Cain spent most of that winter preparing the ground where he was going to plant that spring. He had thought about the best way to do it all autumn, so when the time came he had a good idea of what to do. First, he built a sturdy fence around the area he had chosen. This took him several days. He had to do it all himself, since Adam and Abel were both busy watching the cattle. Eve offered to help, but he knew that her back often hurt and that gathering fruit, cooking, making tools, and sewing kept her working hard all day. She was beginning to look tired all the time, with lines on her face and a slightly bent posture. She worked too hard, and worried too much, Cain thought. Even her hair was turning grey, as if she couldn't spare the strength to keep the color. He refused her help, assuring her he could do it alone. When he came home in the evenings with every one of his muscles aching, covered with dirt and sweat, he tried not to show how exhausted he was. He tried to stand up straight and walk with a springy step, as if he had as much energy as he had on the day he saw that his experiment was working. She knew that he hurt more than he admitted, but he hoped she did not know how much. Sometimes when her eyes rested on him, they did not look tired any longer. He saw love in them then, and admiration for him. She looked as she had years ago, before her body became so tired. That look made him stand straighter, and made the pain seem less.
When the fence was built, from strong logs rooted deeply in the ground, and stood as tall as he, he invited the animals his father and brother tended to come inside the fence. He locked them in and kept them there for five days. Adam and Abel ambled around the fence, coming inside every now and then to look at the herd even though it needed no tending at all there. They had nothing else to do. There was no other work they could do that needed to be done, and they had nothing to do with leisure time. Cain thought of how he and Eve never seemed to have enough time every day before the sun set, and was uselessly angry at them.
When every sprout and blade of grass was gone, he let the animals back out and replaced the large, heavy stones he used to block the entrance, to keep the animals in or out. The ground was barren and empty, ready for him to plant whatever he wanted. He regarded it with satisfaction, then turned to see his brother and father patiently leading the herd to the usual pastures. Adam had always rebuked him for his lack of patience, but witnessing someone else's patience with such a boring, tedious task filled him with rage and frustration. Imposing patience on himself would drive him berserk. Adam and Abel patted the animals as they plodded by. Now they would spend all their time watching again. Suddenly the excitement of a new idea seized Cain and he rushed after them.
They turned placidly and regarded him. Their eternal cool seemed absurd next to his passionate enthusiasm. Almost jumping up and down in glee, he shouted, "Wait! Wait! I just got an idea!" They looked at him as if he were the sky. It was nothing important or unusual; he was always getting ideas. Waving his arms a little with suppressed exhilaration, he said, "Why don't we build another fence, a bigger one, around the pasture to keep the herd in? Then you wouldn't have to watch them." Flushed, he waited for their answer.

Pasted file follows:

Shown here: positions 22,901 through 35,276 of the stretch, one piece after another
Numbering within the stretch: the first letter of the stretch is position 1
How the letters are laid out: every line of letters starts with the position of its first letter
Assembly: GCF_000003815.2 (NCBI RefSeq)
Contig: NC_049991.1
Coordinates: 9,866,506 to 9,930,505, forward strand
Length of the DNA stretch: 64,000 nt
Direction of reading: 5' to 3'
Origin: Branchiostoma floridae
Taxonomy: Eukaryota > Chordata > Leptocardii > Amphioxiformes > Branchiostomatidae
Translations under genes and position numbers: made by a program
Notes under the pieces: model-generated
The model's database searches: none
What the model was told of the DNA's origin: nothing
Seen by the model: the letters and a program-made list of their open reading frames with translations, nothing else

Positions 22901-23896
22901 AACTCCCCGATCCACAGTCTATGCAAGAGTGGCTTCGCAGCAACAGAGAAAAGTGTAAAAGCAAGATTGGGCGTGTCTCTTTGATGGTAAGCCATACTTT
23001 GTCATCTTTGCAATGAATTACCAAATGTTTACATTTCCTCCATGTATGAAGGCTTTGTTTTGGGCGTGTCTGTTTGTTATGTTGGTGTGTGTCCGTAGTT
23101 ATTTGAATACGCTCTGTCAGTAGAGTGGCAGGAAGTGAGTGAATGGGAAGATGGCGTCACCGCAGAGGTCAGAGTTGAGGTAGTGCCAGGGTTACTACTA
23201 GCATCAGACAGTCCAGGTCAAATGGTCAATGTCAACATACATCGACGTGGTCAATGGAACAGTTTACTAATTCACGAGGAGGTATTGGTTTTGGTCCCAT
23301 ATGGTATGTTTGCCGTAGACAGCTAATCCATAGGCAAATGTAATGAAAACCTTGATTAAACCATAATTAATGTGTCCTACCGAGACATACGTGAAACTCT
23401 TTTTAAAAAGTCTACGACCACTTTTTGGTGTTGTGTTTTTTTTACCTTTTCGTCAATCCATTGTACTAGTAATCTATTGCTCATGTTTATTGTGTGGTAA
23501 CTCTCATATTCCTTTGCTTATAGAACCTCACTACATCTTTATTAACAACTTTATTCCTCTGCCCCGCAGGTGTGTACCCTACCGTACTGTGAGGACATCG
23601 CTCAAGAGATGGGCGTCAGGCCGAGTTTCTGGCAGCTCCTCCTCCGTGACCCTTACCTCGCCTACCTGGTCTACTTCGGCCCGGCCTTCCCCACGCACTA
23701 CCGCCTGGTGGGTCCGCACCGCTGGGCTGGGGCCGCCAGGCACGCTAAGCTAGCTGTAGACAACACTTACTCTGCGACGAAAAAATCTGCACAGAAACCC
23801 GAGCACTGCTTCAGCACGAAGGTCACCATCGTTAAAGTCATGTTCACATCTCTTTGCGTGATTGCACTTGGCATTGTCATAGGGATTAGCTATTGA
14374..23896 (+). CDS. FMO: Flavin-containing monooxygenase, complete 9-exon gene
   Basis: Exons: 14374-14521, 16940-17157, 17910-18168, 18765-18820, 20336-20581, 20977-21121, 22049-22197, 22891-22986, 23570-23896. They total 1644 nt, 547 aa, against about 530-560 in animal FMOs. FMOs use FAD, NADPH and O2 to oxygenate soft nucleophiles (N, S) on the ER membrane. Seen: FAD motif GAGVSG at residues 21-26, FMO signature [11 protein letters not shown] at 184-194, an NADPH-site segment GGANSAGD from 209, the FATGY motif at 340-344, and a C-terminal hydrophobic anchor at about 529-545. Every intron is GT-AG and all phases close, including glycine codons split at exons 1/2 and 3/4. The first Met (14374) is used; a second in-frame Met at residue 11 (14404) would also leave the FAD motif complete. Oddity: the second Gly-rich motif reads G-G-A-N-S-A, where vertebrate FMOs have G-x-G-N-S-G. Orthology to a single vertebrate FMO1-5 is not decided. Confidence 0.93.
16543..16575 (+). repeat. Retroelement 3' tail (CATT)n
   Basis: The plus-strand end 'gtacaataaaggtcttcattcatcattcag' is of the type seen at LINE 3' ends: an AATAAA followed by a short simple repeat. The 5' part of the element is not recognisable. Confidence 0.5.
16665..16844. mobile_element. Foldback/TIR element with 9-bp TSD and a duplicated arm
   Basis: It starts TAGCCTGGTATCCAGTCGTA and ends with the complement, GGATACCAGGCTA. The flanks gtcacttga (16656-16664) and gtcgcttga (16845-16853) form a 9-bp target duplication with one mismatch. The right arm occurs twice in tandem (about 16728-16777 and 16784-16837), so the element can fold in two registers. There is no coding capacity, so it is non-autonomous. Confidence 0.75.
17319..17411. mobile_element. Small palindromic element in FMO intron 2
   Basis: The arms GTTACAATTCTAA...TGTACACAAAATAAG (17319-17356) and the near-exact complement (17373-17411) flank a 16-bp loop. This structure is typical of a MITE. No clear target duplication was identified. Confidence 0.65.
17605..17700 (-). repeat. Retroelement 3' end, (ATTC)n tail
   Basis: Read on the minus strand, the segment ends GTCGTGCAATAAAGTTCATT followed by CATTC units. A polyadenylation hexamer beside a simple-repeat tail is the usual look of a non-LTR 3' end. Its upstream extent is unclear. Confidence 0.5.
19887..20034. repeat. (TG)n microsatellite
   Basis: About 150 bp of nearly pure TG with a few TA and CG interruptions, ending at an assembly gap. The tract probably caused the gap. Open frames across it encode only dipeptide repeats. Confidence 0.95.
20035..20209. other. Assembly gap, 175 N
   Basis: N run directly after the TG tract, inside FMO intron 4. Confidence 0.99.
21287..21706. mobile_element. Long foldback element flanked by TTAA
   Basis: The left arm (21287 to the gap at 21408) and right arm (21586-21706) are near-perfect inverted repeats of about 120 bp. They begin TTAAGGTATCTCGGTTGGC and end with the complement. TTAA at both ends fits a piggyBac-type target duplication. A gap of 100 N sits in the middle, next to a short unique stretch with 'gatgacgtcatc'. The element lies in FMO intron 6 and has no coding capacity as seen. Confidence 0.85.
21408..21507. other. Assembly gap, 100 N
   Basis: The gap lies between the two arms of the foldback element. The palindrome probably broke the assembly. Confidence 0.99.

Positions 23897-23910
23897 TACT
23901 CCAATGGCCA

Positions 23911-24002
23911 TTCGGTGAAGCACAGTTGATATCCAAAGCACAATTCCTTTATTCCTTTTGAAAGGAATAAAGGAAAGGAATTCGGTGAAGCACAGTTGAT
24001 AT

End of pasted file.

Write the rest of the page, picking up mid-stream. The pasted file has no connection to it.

They paused, then Adam said, "But I like watching them."
"Me, too," Abel agreed.
"But then you could do something else, and we would have more, and Eve and I wouldn't have to work so hard."
Adam's features tightened. '"It is woman's lot to work hard and suffer. She caused us to lose paradise."
Abel added, "It is justice as it is now."
Cain saw red. He had never before felt this blinding flash of anger that made him hot all over. His hands jerked in small spasms.
"See, he blushes with shame, Father. He knows we are right."
Cain's hands trembled. He clenched them into fists and raised them a little, straining to control himself. "Abel, be quiet or I'll ." He ground his teeth painfully.
"Or you'll beat me up, like you did when we were children? I've never been angry in my life, because I'm better than you, even if you are stronger and work harder."
Cain wanted to kill Abel. His muscles ached, not with fatigue, but with that terrible, furious desire. He could talk to Abel for years and he could never make him understand the truth, about work or freedom or the Garden, or anything else. There was nothing he could do to cure his lack of understanding, so he wanted to destroy. He found every moment of life so precious, but Abel's life seemed worthless. His fists twitched. He wanted to kill Abel and his father, too so badly he thought the sheer intensity of the desire would destroy him.
He stood still and trembled for a moment, then yelled as loud as he could. The cry came from deep in his throat and filled the entire world for a moment. Then he struck the fence as hard as he could, with all the force and strength he could muster, bruising his knuckles. He glared at Adam and Abel for an instant, then ran away as fast as his legs could go, into the forest.